The long-term aim of the campaign is to develop an open culture where menstruation is not treated as a taboo. The campaign also seeks to hold the schools accountable for their responsibilities as an important component in the implementation of MHM policies by making adequate sanitation infrastructure and knowledge of MHM available in school premises.

Read more about his campaign.

Harshita is a psychologist and works to support people with mental health issues, particularly adolescents who are survivors of violence. Associated with the Azadi Foundation in UP, Harshita became an MHM Fellow with YKA, with the aim of promoting better menstrual health.

Her campaign #MeriMarzi aims to promote menstrual health and wellness, hygiene and facilities for female sex workers in UP. She says, “Knowledge about natural body processes is a very basic human right. And for individuals whose occupation is providing sexual services, it becomes even more important.”

Meri Marzi aims to ensure sensitised, non-discriminatory health workers for the needs of female sex workers in the Suraksha Clinics under the UPSACS (Uttar Pradesh State AIDS Control Society) program by creating more dialogues and garnering public support for the cause of sex workers’ menstrual rights. The campaign will also ensure interventions with sex workers to clear misconceptions around overall hygiene management to ensure that results flow both ways.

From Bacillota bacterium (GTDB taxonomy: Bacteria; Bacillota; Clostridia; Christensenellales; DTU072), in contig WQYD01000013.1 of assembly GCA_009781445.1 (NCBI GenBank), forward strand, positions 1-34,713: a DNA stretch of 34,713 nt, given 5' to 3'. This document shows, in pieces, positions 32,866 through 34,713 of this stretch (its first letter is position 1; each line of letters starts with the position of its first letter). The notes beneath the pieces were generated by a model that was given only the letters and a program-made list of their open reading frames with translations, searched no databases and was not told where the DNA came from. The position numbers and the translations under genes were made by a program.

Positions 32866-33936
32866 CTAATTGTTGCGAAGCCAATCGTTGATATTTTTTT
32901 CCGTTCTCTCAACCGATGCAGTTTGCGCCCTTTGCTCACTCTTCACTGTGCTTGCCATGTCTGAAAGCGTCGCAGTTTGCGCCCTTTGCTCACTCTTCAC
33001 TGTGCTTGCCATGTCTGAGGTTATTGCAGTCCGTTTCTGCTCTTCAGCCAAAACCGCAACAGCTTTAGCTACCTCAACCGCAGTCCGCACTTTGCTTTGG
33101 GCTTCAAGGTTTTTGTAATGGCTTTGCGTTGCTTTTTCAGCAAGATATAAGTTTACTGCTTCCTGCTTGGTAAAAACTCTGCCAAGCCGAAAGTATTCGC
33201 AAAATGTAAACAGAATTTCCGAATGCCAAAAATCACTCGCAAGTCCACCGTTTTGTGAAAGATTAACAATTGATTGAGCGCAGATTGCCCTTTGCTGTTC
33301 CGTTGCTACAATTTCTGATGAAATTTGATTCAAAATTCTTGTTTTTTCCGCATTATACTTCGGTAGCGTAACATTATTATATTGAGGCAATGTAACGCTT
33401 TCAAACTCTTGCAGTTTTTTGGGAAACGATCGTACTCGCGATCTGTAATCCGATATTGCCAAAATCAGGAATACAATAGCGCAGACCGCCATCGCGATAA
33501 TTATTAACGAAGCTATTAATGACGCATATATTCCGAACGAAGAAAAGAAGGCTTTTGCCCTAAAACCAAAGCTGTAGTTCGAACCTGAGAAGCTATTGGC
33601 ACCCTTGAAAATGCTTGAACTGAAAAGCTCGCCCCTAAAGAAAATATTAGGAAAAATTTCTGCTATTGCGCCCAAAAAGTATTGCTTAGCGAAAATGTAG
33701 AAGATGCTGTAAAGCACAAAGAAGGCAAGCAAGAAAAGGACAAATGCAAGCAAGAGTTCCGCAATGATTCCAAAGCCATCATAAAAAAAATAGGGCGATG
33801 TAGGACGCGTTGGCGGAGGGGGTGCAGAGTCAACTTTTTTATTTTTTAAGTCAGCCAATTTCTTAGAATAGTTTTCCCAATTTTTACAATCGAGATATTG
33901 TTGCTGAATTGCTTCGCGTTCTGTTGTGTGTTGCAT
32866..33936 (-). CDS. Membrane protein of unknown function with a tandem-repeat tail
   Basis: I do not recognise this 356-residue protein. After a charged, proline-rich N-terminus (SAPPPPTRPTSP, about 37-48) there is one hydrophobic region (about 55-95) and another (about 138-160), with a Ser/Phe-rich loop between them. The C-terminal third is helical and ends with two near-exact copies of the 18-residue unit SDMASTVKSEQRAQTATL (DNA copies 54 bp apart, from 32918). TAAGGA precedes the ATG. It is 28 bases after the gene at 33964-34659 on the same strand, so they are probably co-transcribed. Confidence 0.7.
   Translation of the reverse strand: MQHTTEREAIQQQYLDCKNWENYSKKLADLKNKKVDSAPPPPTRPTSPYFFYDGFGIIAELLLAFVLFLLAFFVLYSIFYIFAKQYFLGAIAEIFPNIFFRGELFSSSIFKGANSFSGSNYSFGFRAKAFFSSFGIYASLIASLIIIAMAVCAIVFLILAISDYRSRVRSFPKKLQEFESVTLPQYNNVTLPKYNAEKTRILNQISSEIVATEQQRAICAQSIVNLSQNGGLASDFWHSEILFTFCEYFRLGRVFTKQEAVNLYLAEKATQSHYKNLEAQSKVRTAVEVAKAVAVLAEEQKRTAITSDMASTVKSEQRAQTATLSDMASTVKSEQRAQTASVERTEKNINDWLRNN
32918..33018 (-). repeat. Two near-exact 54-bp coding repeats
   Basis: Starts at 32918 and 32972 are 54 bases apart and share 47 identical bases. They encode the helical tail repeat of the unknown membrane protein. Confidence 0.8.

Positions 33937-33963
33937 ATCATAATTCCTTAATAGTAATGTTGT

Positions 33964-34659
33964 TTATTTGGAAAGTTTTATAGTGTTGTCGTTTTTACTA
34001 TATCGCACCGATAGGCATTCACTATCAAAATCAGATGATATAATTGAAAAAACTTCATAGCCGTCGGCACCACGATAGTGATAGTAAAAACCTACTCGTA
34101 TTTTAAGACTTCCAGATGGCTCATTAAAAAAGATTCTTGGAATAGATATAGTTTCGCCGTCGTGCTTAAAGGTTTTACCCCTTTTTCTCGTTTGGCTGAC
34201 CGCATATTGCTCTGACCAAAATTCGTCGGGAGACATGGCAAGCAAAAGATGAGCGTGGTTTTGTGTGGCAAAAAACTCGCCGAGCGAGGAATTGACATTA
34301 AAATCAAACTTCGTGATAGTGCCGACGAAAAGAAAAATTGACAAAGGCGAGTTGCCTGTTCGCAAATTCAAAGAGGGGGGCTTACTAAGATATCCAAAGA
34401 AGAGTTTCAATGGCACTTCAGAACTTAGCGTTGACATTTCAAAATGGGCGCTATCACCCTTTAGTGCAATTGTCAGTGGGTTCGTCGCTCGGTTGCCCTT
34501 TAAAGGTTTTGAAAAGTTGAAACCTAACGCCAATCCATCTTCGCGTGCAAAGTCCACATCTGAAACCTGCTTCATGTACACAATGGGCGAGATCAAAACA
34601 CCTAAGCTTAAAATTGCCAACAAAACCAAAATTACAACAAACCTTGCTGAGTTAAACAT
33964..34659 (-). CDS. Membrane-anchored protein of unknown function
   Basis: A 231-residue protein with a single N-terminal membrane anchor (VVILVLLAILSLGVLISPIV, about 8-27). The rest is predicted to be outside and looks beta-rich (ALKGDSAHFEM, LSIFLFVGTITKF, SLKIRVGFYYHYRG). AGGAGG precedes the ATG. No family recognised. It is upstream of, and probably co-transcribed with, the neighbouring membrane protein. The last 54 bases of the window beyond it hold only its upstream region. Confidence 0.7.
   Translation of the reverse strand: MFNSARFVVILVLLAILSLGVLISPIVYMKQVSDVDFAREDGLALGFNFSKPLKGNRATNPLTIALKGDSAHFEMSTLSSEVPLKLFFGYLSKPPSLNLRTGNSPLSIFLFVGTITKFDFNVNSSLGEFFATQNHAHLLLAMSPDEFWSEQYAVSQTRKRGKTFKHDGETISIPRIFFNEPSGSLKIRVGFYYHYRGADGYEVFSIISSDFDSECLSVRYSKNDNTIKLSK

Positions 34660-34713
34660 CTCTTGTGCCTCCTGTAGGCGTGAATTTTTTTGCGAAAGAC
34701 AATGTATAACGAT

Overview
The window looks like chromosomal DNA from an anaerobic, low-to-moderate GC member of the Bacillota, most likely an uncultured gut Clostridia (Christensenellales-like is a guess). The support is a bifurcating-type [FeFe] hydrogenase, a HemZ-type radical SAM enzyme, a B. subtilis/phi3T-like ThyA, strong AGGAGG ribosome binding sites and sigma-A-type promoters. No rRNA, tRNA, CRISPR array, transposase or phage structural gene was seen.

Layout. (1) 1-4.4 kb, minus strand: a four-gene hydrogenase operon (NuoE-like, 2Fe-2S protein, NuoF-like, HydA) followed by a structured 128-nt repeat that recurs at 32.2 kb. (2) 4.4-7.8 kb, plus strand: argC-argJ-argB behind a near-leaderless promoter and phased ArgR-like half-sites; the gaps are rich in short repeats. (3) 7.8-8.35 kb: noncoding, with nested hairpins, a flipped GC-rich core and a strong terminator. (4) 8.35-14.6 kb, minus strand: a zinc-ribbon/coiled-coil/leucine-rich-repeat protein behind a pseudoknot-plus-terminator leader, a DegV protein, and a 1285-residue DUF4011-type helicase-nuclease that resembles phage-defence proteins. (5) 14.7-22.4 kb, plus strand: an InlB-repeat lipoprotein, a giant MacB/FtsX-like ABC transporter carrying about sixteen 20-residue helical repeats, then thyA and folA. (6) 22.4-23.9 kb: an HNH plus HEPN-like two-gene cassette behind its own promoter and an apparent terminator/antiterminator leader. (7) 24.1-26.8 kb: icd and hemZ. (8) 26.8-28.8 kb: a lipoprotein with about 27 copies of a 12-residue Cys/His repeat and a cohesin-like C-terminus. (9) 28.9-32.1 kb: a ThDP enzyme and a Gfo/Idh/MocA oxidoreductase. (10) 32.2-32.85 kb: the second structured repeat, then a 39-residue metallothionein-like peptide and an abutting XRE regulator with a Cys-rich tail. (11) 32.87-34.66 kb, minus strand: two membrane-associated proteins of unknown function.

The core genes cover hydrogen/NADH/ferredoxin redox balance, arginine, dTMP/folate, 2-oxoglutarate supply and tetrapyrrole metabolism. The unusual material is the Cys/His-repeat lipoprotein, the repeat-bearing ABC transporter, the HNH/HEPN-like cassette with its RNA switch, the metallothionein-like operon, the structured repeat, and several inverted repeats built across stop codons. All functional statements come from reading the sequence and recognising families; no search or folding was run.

Read more about her campaign.

MH Fellow Sabna comes with significant experience working with a range of development issues. A co-founder of Project Sakhi Saheli, which aims to combat period poverty and break menstrual taboos, Sabna has, in the past, worked on the issue of menstruation in urban slums of Delhi with women and adolescent girls. She and her team also released MenstraBook, with menstrastories and organised Menstra Tlk in the Delhi School of Social Work to create more conversations on menstruation.

With YKA MHM Fellow Vineet, Sabna launched Menstratalk, a campaign that aims to put an end to period poverty and smash menstrual taboos in society. As a start, the campaign aims to begin conversations on menstrual health with five hundred adolescents and youth in Delhi through offline platforms, and through this community mobilise support to create Period Friendly Institutions out of educational institutes in the city.

Read more about her campaign. 

A student from Delhi School of Social work, Vineet is a part of Project Sakhi Saheli, an initiative by the students of Delhi school of Social Work to create awareness on Menstrual Health and combat Period Poverty. Along with MHM Action Fellow Sabna, Vineet launched Menstratalk, a campaign that aims to put an end to period poverty and smash menstrual taboos in society.